|Essence and Goals|
Text of the Protocol
Essence and Goals
The Kyoto Protocol is significant because, unlike previous negotiations on climate change, which had only suggested that governments voluntarily reduce their emission of greenhouse gases, it contains concrete mandatory aims for the countries which have signed it. The Protocol commits Annex I countries (developed countries and countries in economic transition, which have accepted the emission-reduction goals for the period between 2008 and 2012) to individual, legally-binding commitments on the reduction of their greenhouse gas-emissions. The general target that the developed countries have to meet is to reduce their greenhouse-gas emissions by about 5% below their 1990 levels in the timeframe addressed by the Kyoto Protocol, namely 2008-2012. The individual targets the Protocol assigns for the countries vary from 7% for the United States(although it has since withdrawn its support for the Protocol), to 8% for the European Union which, however, it can distribute among its member states. Some countries, on the other hand are allowed to increase their greenhouse gas emission – such as Iceland (may have a 10% increase of emissions) or Portugal (27% increase allowed).
The Kyoto Protocol allows for flexibility in terms of the methods countries could use to meet their gas reduction commitments. Such methods include:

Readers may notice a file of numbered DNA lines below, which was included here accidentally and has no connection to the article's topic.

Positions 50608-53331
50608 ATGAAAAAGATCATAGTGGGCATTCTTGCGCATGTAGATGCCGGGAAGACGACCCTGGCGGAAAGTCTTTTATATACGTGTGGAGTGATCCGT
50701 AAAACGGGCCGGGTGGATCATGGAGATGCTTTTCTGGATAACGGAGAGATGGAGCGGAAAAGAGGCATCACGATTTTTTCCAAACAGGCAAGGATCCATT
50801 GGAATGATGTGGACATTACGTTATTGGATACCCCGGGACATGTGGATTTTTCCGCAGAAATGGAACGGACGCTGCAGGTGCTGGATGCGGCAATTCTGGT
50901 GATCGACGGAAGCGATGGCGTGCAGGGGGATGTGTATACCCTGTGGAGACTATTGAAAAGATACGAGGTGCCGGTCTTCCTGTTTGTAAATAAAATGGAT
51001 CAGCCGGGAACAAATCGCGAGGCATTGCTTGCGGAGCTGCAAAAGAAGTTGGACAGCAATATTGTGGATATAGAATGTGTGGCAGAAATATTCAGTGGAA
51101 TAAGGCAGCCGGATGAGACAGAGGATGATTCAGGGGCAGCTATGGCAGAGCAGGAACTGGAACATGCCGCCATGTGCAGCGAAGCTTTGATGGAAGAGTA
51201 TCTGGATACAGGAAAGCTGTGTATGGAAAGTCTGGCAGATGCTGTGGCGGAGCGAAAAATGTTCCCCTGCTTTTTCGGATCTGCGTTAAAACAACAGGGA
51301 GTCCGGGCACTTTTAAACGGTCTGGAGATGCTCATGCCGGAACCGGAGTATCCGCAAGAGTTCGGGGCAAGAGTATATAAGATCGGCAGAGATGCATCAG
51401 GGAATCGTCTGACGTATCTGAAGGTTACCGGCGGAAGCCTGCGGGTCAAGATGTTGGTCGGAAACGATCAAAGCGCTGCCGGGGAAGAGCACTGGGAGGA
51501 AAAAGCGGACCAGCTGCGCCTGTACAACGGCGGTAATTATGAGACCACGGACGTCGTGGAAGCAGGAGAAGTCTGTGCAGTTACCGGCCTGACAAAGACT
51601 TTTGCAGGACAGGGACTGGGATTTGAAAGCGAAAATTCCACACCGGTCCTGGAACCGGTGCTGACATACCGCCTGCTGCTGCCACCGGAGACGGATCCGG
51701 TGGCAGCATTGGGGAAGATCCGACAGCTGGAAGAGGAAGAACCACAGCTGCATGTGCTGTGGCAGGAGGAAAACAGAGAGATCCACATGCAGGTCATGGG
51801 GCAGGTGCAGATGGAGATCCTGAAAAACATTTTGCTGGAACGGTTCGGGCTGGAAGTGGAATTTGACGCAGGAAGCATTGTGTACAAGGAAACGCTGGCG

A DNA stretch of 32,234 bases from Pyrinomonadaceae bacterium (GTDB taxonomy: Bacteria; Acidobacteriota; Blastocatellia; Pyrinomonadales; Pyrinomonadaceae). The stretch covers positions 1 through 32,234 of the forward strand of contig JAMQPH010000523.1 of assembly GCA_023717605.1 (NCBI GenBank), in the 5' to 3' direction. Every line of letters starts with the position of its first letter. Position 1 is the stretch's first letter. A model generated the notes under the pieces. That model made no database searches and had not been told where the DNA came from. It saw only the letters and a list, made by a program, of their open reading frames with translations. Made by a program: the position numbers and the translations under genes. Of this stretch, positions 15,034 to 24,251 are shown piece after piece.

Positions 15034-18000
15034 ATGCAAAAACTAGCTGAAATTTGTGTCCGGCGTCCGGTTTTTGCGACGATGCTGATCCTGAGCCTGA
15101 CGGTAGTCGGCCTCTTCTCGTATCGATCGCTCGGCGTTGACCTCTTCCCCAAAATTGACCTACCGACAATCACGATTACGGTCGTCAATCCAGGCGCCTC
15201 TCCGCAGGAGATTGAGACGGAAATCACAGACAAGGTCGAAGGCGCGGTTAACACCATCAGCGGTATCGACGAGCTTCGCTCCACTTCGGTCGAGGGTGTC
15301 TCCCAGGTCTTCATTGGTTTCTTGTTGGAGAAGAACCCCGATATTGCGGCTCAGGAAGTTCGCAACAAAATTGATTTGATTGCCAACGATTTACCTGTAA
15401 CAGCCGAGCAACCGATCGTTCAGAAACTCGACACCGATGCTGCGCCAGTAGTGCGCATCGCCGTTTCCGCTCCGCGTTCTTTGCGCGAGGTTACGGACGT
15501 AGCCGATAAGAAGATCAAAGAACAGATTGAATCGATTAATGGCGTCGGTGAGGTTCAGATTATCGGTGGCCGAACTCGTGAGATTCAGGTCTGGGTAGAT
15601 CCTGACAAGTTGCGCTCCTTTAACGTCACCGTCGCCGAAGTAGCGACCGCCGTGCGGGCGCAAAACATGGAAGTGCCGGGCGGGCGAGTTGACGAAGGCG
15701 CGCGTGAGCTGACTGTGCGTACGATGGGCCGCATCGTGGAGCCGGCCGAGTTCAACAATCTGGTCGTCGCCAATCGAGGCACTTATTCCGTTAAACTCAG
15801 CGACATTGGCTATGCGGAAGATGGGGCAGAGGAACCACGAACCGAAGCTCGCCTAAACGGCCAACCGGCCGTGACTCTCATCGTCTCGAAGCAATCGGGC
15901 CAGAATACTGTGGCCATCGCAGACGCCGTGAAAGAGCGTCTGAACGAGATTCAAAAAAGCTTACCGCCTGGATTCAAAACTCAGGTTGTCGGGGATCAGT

1)compensating for emissions by increasing the number of a country’s carbon sinks. Carbon sinks are forests, which take up carbon dioxide from the atmosphere. Countries are allowed to create carbon sinks on suitable sites outside of their own territory.
2)emissions trading – trading of emission allowances between countries. The emissions trading method gives countries the opportunity to reduce emissions where it is most economically efficient to do so.
3)clean development mechanism – promotes environmentally-friendly foreign investments from industrialized countries into developing countries. The developing countries are thus aided at achieving sustainable development.
4)joint implementation – allows developed countries to sponsor
foreign research to decrease emission levels in countries of economic
transition. In exchange for the developed country’s investment,
the host country provides the investor with emission reduction units,
also known as carbon credits. The developed economies can afterwards
use their carbon credits towards meeting their emission-reduction
requirements under the Kyoto Protocol.